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We face a tough COVID-19 winter as supply chain bottlenecks slow vaccine rollouts, urban centers remain virtual ghost towns and the disaffected and jobless express outrage with demonstrations and dumpster fires.

Investors should stand steady. President-elect Joe Biden won’t turn America into France any more than Donald Trump could resurrect Midwestern manufacturing to Bavaria’s industrial stature.

A new Congress and president, I predict, will reckon with the plight of 5 million rendered permanently unemployed by COVID-19 with meaningful relief and flexibility for job retraining. As work from home institutionalizes, America’s cities will spread, become less congested and more livable in the bargain.

Wall Street narcissism embraces Democrats and socialists. The Big Apple’s two most prominent ambassadors to Washington are Sen. Chuck Schumer and Rep. Alexandria Ocasio-Cortez, but it fears the party of the suburban feminist might actually put its platform into action.

CNBC reported two-thirds of chief investment officers and portfolio managers it polled predicted the Biden presidency would be bad for stocks. Talk about liberal media bias caught red-handed — that cancel culture network was not flogging that sort of news before the election when it might have moved more IRA-investing viewers to pull the lever for Mr. Trump.

If history teaches us anything, near-term forecasts about the economy and stocks are terrible. It is easier to talk about whether piling into equities now will prove prudent 10-years from now than to discuss where stock prices — and your retirement portfolio — will be next year or even four years from now.

Disasters like the financial crisis and COVID-19 can’t be called even a few months in advance but the economy remains resilient and technological progress continues. Despite temporal setbacks, profits keep trending upward with globalization and the creative destruction of startups, bankruptcies and mergers continues.

Similarly, it remains that most folks can’t pick stocks. Who would have thought a year ago Tesla stock would be trading at about $700 and unable to keep up. with strong demand for its electric vehicles. While GM and Toyota remain in familiar places — flatfooted, clueless and making yet more bold promises about a future where they face diminishing relevancy.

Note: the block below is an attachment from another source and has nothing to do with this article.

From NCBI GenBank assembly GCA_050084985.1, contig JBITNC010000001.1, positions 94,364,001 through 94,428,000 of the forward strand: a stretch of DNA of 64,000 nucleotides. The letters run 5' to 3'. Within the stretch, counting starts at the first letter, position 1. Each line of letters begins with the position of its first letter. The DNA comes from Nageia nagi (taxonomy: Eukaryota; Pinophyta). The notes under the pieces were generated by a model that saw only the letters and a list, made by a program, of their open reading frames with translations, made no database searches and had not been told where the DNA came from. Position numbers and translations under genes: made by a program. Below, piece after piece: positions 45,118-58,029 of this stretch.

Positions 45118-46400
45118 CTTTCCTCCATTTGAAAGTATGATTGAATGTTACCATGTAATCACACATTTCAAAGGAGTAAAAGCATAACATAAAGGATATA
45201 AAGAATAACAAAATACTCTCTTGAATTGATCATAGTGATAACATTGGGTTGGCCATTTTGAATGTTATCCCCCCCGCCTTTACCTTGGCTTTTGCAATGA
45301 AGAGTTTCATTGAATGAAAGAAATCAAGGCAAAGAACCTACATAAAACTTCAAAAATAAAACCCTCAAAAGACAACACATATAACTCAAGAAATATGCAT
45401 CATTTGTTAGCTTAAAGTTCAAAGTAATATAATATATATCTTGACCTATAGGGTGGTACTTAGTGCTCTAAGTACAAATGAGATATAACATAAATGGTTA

Or that the FTC would bend to mob rule with an antitrust suit that poses an existential threat to Facebook but ignores Amazon’s small business shakedown tactics.

As we can’t anticipate pandemics or who the sovereign will sacrifice to the outrage of the masses, it’s best to overlook cyclical upheavals, skip stock picking altogether and gradually invest in a broad based index fund if you are optimistic that the country will do well over the next decade or two.

Stripping Google of its advertising monopoly practices and eventually curbing the creepy predatory practices at Amazon, won’t reverse the digital revolution in productivity — the virtualization of work, increasing emphasis on ideas over machines in value creation and the gravity defying resilience of democracy will continue.

Building the technology for the digital age is a two-horse race — China and America. However, President XI demonstrated by neutering Alibaba and Ant — simply because Jack Ma dared criticize Beijing’s banking regulations — that the fascist in the East can’t tolerate visionary entrepreneurs that challenge the intellectual primacy — not sovereignty — of the Chinese Communist Party.

Take a hard look. CCP marionetted state-owned-enterprises require massive subsidies — and now the party wants to similarly micromanage China’s high-tech sector.

America will find a way to thrive — AOC and the Squad will harass but not prevail. Enough youth will abandon mass indoctrination tanks — universities doling out revisionist history and Wokism — for technical programs. With or without a more enlightened immigration policy, America’s skilled labor will thrive and leave epithets of American decline to the intellectual sandboxes of academia and cable networks.

At least for the near term, investors are betting on all this.

On the last day of 2020, the S&P500 price-earnings ratio was 38. That’s well above its 25-year average of 26. However, we have good reason to believe the market will support higher P-E ratios — the global glut of savings and central banks printing money on mimeograph machines has interest rates on bonds depressed for the foreseeable future.

FactSet’s aggregation of prospects for individual companies predicts year-over-year corporate profits will be up 45% in the second quarter as the COVID-19 vaccine gains traction.

That would put the S&P500 P-E ratio at 25 and fairly valued by historical standards.

My advice remains: Put a portion of your pay each month into stocks, have a small cash hoard in Treasuries to see you through emergencies and retire in style.

• Peter Morici, @pmorici1, is an economist and emeritus business professor at the University of Maryland, and a national columnist. 

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